After a two-day ride, on which we had passed the night in the high mountain village of San Miguel-Huautla, we arrived at Rio Santiago. Here we were joined by Doña Herlinda Martinez Cid, a teacher from Huautla de Jiménez. She had ridden over on the invitation of Gordon Wasson, who had known her since his mushroom expeditions, and was to serve as our Mazatec and Spanish-speaking interpreter. Moreover, she could help us, through her numerous relatives scattered in the region, to pave the way to contacts with curanderos and curanderas who used the hojas de la Pastora in their practice. Because of our delayed arrival in Rio Santiago, Doña Herlinda, who was acquainted with the dangers of the region, had been apprehensive about us, fearing we might have plunged down a rocky path or been attacked by robbers.
Our next stop was in San José Tenango, a settlement lying deep in a valley, in the midst of tropical vegetation with orange and lemon trees and banana plantations. Here again was the typical village picture: in the center, a marketplace with a half-ruined church from the colonial period, with two or three stands, a general store, and shelters for horses and mules. We found lodging in a corrugated iron barracks, with the special luxury of a cement floor, on which we could spread out our sleeping bags.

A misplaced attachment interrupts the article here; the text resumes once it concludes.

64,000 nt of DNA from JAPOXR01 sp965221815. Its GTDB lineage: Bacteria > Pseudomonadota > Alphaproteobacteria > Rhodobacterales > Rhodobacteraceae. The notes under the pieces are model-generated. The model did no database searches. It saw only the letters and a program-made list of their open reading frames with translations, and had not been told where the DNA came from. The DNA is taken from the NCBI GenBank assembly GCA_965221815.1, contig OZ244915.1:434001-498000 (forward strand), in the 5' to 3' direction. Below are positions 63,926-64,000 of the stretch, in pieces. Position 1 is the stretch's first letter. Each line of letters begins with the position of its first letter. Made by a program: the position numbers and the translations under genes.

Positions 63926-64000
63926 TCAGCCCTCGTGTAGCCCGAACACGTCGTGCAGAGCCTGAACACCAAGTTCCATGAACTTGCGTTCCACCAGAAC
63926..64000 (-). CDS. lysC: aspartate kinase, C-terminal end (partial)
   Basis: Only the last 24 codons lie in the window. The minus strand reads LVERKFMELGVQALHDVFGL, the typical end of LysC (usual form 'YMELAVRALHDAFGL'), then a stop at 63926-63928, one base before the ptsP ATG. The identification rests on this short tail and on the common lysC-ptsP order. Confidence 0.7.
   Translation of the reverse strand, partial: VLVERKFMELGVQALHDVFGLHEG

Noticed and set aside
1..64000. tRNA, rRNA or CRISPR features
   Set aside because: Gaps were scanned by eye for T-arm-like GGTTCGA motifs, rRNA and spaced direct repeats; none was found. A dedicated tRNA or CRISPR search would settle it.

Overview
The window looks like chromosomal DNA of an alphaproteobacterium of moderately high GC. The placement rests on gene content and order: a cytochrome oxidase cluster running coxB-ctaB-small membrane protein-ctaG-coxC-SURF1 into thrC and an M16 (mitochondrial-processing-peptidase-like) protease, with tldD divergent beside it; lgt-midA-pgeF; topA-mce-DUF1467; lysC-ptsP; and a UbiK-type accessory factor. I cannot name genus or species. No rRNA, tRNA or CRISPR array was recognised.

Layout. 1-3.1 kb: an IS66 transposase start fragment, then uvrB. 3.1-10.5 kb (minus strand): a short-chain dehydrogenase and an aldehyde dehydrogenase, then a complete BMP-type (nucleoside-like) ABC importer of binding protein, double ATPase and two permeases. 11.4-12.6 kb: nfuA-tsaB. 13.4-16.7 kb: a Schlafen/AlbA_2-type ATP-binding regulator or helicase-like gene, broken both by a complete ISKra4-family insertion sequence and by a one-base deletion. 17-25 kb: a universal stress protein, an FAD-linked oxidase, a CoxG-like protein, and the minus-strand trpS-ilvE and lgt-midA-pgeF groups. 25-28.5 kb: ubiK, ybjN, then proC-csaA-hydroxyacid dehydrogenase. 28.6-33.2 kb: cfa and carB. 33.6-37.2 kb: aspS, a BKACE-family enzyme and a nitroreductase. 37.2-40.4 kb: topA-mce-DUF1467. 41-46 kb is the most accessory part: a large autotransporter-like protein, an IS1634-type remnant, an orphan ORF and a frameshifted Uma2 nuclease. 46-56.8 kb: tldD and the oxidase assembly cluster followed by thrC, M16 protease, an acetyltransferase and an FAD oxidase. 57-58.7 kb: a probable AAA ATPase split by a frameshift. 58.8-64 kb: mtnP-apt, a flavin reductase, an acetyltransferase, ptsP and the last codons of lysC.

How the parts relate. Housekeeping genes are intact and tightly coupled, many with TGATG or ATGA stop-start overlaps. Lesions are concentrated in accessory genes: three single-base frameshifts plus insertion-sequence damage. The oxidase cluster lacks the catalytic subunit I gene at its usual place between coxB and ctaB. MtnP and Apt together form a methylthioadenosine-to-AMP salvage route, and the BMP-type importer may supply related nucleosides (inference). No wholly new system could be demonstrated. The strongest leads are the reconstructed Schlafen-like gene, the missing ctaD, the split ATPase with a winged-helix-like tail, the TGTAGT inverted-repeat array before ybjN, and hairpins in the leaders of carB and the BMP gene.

In the thick jungle on the mountainside we discovered a spring, whose magnificent fresh water in a natural rocky basin invited us to bathe. That was an unforgettable pleasure after days without opportunities to wash properly. In this grotto I saw a hummingbird for the first time in nature, a blue-green, metallic, iridescent gem, which whirred over great liana blossoms.
The desired contact with persons skilled in medicine came about thanks to the kindred connections of Doña Herlinda, beginning with the curandero Don Sabino. But he refused, for some reason, to receive us in a consultation and to question the leaves. From an old curandera, a venerable woman in a strikingly magnificent Mazatec garment, with the lovely name Natividad Rosa, we received a whole bundle of flowering specimens of the sought-after plant, but even she could not be prevailed upon to perform a ceremony with the leaves for us. Her excuse was that she was too old for the hardship of the magical trip; she could never cover the long distance to certain places: a spring where the wise women gather their powers, a lake on which the sparrows sing, and where objects get their names. Nor would Natividad Rosa tell us where she had gathered the leaves. They grew in a very, very distant forest valley. Wherever she dug up a plant, she put a coffee bean in the earth as thanks to the gods.